COVID-19 Vaccines/genetics , COVID-19/prevention & control , CRISPR-Cas Systems , Gene Editing/methods , Mutation Rate , SARS-CoV-2/genetics , Viral Proteins/genetics , APOBEC Deaminases/genetics , APOBEC Deaminases/immunology , Adenosine Deaminase/genetics , Adenosine Deaminase/immunology , Bacterial Proteins/genetics , Bacterial Proteins/immunology , COVID-19/immunology , COVID-19 Vaccines/biosynthesis , Endonucleases/genetics , Endonucleases/immunology , Gene Expression , Genome, Viral , Humans , RNA-Binding Proteins/genetics , RNA-Binding Proteins/immunology , Recombinant Fusion Proteins/genetics , Recombinant Fusion Proteins/immunology , SARS-CoV-2/immunology , Selection, Genetic , Vaccines, Attenuated , Viral Proteins/immunology
5.
Rev Med Virol ; : e2305, 2021 Oct 26.
Article in English | MEDLINE | ID: covidwho-1482169

ABSTRACT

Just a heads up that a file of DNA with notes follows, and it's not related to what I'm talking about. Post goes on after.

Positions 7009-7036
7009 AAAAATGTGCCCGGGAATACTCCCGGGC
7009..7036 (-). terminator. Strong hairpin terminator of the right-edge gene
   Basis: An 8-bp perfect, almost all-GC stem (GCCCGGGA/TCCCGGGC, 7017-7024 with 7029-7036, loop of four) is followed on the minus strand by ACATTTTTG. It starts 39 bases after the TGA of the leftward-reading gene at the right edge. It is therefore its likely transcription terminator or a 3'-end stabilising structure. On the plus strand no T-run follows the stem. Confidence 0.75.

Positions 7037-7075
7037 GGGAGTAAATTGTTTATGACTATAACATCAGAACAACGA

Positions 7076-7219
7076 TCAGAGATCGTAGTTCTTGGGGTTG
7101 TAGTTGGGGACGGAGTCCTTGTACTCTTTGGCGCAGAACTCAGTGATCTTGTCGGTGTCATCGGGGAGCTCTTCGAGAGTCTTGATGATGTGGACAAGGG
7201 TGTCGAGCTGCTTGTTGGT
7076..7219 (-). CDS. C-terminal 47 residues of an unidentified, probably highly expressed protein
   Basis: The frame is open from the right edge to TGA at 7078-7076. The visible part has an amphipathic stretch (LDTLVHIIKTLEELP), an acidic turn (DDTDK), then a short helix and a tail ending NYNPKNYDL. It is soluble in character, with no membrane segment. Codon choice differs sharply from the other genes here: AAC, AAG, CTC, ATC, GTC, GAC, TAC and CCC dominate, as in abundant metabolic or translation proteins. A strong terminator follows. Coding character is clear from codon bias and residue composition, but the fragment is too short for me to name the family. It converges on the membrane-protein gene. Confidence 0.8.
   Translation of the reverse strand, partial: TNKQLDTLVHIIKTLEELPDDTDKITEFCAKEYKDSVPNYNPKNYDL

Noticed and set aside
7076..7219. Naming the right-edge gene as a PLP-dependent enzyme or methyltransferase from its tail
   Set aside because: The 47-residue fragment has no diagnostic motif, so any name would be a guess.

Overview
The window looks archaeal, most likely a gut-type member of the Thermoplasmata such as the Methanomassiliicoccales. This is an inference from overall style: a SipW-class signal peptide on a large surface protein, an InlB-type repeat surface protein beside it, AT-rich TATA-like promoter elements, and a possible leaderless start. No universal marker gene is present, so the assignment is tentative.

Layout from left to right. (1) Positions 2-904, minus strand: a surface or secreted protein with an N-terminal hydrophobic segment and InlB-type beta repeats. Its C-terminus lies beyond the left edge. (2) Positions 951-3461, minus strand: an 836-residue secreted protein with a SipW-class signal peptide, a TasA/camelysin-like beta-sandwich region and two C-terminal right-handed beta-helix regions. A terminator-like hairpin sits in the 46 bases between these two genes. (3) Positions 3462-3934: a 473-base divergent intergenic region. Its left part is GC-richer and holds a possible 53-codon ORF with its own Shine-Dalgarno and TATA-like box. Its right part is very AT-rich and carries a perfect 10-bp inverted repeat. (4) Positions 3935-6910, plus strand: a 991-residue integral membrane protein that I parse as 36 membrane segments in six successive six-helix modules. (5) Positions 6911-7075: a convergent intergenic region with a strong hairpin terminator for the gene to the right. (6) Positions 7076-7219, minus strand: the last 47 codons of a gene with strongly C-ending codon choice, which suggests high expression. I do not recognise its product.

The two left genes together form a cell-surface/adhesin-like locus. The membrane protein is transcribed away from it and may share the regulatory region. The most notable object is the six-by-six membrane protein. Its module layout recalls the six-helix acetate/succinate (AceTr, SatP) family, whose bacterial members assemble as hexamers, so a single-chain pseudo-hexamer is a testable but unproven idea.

The development of effective and safe COVID-19 vaccines is a major move forward in our global effort to control the SARS-CoV-2 pandemic. The aims of this study were (1) to develop an inactivated whole-virus SARS-CoV-2 candidate vaccine named BIV1-CovIran and (2) to determine the safety and potency of BIV1-CovIran inactivated vaccine candidate against SARS-CoV-2. Infectious virus was isolated from nasopharyngeal swab specimen and propagated in Vero cells with clear cytopathic effects in a biosafety level-3 facility using the World Health Organization's laboratory biosafety guidance related to COVID-19. After characterisation of viral seed stocks, the virus working seed was scaled-up in Vero cells. After chemical inactivation and purification, it was formulated with alum adjuvant. Finally, different animal species were used to determine the toxicity and immunogenicity of the vaccine candidate. The study showed the safety profile in studied animals including guinea pig, rabbit, mice and monkeys. Immunisation at two different doses (3 or 5 µg per dose) elicited a high level of SARS-CoV-2 specific and neutralising antibodies in mice, rabbits and nonhuman primates. Rhesus macaques were immunised with the two-dose schedule of 5 or 3 µg of the BIV1-CovIran vaccine and showed highly efficient protection against 104 TCID50 of SARS-CoV-2 intratracheal challenge compared with the control group. These results highlight the BIV1-CovIran vaccine as a potential candidate to induce a strong and potent immune response that may be a promising and feasible vaccine to protect against SARS-CoV-2 infection.